Tania continues, “Ecopoetry gives us a fresh view on how to write about our deepest humanity. Poets offer a voice to the voiceless, giving us a way of seeing this world other than as an endless free resource to be used and abused. Our planet offers us solace for our broken hearts, dreams and lives. Like so many bodies of water, including our own, wetlands are at risk of further destruction, illness and disease.”
For writers wanting to explore this form, she recommends an intuitive approach. “Try simply listening to your own heart, body and guts as a starting point… and then listen to the heart, body and guts of our land and waters. From that listening, allow the words to appear, spill, flow, surge, cascade, and rain down drop by drop.”
Art, literature and education interplay and interweave in our social space. Tania's art represents a multidisciplinary interaction between writing, music and movement, using ancient tools of drawing and song and contemporary digital technology. Her art responds to real-time crises – in person and online. For example, she organised a fund- and awareness-raising event for SOS Mauritius in response to the ecocide of the Wakashio oil spill.
Tania crosses borders and boundaries and so does her project, The Technology of Tenderness. “Originally it flowed between Mauritius, Milan and Cape Town, but now it adapts itself to wherever I live or travel, exploring the increasing disunity between humans and nature in site-specific ways. Water is a muse that stimulates our senses, and humans flow into this greater entity as a very tiny part of it,” she says.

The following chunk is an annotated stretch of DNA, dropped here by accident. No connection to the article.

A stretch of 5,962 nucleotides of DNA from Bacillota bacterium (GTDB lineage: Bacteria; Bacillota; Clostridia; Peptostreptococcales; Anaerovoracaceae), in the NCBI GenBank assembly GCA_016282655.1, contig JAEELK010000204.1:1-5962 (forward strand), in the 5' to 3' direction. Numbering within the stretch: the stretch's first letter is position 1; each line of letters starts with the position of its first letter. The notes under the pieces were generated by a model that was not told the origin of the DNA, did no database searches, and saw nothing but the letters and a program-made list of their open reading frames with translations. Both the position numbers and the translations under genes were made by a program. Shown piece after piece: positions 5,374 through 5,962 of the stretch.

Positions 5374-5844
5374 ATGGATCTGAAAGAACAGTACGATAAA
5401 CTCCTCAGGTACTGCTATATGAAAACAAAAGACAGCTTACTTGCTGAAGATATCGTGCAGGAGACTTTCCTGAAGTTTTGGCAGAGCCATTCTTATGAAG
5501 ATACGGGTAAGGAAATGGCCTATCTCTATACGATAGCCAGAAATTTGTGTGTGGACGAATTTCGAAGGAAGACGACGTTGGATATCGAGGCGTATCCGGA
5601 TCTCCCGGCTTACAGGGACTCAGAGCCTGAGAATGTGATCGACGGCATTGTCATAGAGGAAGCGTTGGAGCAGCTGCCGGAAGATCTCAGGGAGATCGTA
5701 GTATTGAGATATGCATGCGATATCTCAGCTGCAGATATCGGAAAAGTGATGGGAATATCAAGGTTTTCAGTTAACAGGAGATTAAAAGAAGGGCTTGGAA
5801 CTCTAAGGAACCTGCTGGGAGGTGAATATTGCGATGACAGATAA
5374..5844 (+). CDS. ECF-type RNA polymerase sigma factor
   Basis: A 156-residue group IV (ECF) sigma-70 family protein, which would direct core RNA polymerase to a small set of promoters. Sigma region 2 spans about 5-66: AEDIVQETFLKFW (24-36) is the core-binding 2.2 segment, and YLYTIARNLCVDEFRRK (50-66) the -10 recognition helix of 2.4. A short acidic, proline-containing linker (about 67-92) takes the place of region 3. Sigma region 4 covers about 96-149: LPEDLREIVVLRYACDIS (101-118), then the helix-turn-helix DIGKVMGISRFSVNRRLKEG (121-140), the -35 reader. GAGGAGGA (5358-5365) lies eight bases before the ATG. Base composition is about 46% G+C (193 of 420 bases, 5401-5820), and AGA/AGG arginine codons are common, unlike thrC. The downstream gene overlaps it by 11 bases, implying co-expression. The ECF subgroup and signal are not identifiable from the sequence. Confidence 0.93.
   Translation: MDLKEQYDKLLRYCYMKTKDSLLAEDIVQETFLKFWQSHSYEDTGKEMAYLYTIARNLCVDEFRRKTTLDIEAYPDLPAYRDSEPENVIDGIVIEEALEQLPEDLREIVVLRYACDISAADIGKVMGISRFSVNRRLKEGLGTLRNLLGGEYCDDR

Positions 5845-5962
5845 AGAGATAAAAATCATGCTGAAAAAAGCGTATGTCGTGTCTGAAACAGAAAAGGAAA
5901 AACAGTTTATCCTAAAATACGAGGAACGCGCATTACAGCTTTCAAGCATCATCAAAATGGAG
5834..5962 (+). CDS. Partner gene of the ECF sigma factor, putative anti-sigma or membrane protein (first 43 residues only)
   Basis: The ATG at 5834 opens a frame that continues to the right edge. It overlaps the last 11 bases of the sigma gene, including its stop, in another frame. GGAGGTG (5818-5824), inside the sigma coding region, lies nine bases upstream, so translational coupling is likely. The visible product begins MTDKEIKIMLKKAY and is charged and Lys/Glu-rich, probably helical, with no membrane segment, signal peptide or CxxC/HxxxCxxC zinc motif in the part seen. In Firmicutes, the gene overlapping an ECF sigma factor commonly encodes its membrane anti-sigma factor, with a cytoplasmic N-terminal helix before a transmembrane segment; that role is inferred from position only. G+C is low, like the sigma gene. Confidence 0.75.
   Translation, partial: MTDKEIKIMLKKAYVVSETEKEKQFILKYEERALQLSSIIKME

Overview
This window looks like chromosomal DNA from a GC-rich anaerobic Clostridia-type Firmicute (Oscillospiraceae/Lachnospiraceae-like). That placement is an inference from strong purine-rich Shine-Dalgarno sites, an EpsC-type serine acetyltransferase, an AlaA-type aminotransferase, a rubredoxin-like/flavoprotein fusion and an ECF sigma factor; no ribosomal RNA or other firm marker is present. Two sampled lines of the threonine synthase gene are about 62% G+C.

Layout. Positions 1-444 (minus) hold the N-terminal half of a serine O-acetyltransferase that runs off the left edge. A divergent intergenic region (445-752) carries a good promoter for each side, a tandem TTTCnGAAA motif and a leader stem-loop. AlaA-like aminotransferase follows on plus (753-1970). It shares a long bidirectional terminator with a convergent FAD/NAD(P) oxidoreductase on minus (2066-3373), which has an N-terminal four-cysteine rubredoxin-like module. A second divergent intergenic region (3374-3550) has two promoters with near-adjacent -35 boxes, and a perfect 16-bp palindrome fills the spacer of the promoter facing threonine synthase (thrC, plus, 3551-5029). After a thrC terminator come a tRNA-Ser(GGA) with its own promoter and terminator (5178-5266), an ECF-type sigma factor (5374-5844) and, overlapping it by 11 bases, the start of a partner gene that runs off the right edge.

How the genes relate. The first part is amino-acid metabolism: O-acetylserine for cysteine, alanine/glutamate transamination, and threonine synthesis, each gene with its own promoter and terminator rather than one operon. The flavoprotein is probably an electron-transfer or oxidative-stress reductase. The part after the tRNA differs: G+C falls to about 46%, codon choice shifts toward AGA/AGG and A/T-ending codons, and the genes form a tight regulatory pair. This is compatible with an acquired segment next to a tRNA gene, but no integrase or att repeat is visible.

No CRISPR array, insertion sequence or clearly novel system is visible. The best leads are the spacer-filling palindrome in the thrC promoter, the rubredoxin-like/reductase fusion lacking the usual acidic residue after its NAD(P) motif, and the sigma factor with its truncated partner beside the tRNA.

Tania's research and ecopoetic productions utilise the marriage of poetry, video, dance, music and photography to explore, create and promote healing tools of ritual and song. As a poet-artivist she conducts ecopoetic rituals online and in nature. Check out her multimedia piece Poetic Shelter, which was curated while she was an artist in residence at PassaPorta literary house in February 2021. The piece Forest Breath was created with a troupe of six artists. Poetics of Reverie with Carine Iriarte is an ongoing poetry-in-music project.
Working with other artists is at the heart of the ecopoetic movement where collaboration drives and expands collective consciousness-raising and communal creativity. “I am always searching for new ideas and techniques, and I love collaborating. I never know precisely how to bring poetry into this world, but I follow my gut.”
Tania encourages poets entering the AVBOB Poetry Competition to investigate ecopoetry as an exciting path for extending their poetic skills. “Why not co-create elegies, laments as well as songs of joy for the earth as our mother and our home with fellow musicians, artists or photographers? Check out the links in this article for ideas to stimulate your own imagination and share via your social media,” Tania suggests. 
She urges writers to become ‘artivists’ in their communities, sharing actions and creations in real and tangible ways. Tania concludes, “As citizens of this earth, we must take small (and sometimes big!) actions on a regular basis towards a more sustainable life within this world we inhabit.”
The AVBOB Poetry Competition opens again on 1 August 2022. The AVBOB Poetry Project offers a free-to-access poetry library and resources section. Visit to explore poems and informative articles by expert poets and poetry teachers.